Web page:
06:10 GMT24 November 2020
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    Archaeologists have long been looking for a “lost” capital of the Classic Maya – the royal court of Sak Tz’i’ (“White Dog”) – having had only circumstantial evidence that the kingdom’s capital was most likely in what is now Chiapas, Mexico.

    The long-lost capital of an ancient Mayan kingdom has been found in the backyard of a Mexican cattle rancher, according to the website Phys.org.

    Associate Professor of Anthropology Charles Golden and his colleagues have found that the "archaeological site, named Lacanja Tzeltal for the nearby modern community, was the capital of the Sak Tz'i' kingdom, located in what is today the state of Chiapas in southeastern Mexico. It was likely first settled by 750 B.C.E. and then occupied for over 1,000 years", the website says.

    Left, drawing of a tablet found at the site. Right, a digital 3-D mode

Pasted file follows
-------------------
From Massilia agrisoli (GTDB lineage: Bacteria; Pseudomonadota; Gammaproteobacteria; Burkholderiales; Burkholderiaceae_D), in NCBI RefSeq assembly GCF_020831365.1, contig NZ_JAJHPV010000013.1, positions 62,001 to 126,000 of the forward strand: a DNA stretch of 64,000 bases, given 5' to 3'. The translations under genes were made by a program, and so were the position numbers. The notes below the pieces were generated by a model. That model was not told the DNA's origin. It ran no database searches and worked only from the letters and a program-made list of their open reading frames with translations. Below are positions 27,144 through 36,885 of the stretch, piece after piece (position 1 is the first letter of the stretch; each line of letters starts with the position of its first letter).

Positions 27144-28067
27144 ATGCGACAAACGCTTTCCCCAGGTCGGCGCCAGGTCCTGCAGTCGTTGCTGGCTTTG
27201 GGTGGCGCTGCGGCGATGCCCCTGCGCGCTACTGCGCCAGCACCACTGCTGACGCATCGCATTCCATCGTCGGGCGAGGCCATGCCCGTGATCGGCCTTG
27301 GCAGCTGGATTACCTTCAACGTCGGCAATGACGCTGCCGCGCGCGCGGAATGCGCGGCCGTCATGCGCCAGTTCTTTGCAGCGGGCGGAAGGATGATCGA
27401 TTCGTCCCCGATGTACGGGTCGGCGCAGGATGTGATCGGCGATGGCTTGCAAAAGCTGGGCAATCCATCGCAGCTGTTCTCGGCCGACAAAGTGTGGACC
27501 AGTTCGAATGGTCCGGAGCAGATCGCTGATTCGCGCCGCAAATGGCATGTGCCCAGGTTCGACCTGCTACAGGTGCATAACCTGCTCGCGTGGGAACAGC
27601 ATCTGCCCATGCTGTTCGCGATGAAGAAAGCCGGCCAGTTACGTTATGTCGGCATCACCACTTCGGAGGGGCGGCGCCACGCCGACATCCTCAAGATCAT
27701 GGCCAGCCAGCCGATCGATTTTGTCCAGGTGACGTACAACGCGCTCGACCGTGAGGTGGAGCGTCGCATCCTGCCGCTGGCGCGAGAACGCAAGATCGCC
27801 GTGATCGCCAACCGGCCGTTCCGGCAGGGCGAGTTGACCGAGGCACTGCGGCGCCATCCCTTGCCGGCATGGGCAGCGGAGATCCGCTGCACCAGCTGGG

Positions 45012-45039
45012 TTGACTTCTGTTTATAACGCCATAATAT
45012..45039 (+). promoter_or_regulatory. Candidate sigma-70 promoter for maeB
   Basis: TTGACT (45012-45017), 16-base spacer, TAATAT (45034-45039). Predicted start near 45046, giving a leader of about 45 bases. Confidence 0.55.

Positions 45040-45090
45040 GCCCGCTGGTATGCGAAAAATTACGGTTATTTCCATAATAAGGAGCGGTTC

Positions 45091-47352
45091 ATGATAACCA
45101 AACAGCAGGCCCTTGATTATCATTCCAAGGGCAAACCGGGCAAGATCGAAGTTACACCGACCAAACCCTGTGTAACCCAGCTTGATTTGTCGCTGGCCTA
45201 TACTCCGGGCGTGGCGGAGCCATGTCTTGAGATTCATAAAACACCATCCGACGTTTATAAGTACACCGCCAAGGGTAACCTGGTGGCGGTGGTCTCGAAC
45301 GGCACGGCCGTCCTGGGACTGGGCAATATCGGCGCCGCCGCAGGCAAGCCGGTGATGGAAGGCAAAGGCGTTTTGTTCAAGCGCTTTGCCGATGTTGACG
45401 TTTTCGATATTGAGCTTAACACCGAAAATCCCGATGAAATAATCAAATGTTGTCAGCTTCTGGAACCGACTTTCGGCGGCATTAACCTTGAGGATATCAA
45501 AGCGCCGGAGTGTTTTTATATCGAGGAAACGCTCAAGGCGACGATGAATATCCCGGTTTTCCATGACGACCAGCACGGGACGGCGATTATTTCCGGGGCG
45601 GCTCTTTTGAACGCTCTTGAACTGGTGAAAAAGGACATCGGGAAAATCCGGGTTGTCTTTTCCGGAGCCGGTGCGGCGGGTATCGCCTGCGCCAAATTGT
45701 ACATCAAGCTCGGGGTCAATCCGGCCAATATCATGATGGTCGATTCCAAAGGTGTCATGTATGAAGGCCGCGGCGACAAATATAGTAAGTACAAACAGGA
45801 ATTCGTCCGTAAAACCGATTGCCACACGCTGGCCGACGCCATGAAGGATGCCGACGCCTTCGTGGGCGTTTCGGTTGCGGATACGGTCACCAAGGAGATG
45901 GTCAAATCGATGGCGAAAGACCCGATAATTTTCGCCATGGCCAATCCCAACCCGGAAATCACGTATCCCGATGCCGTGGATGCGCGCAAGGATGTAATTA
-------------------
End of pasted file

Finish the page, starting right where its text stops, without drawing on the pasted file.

© Photo : Stephen Houston (Brown University)/Charles Golden (Brandeis)
    Left, drawing of a tablet found at the site. Right, a digital 3-D mode

    Archaeologists have found monuments, one of which has written texts describing rituals, battles, a mythical water snake, and the dance of a rain god. The ruins of the pyramids, the royal palace, and the ceremonial ball court have also been discovered.

    A map of the excavation site. The horseshoe-shaped structure to the left is the palace area. On the far right, center, is the Monuments Plaza
    © Photo : Charles Golden
    A map of the excavation site. The horseshoe-shaped structure to the left is the palace area. On the far right, center, is the Monuments Plaza

    Scientists will continue to map the city using lidars, an optical system that uses light absorption and scattering phenomena in optically transparent media to scan objects and create a three-dimensional picture of the surrounding space.

    Golden and his co-workers published the results of their research in December in the Journal of Field Archaeology.

    Tags:
    archeology, farm, kingdom, Mayans, Maya, Mexico
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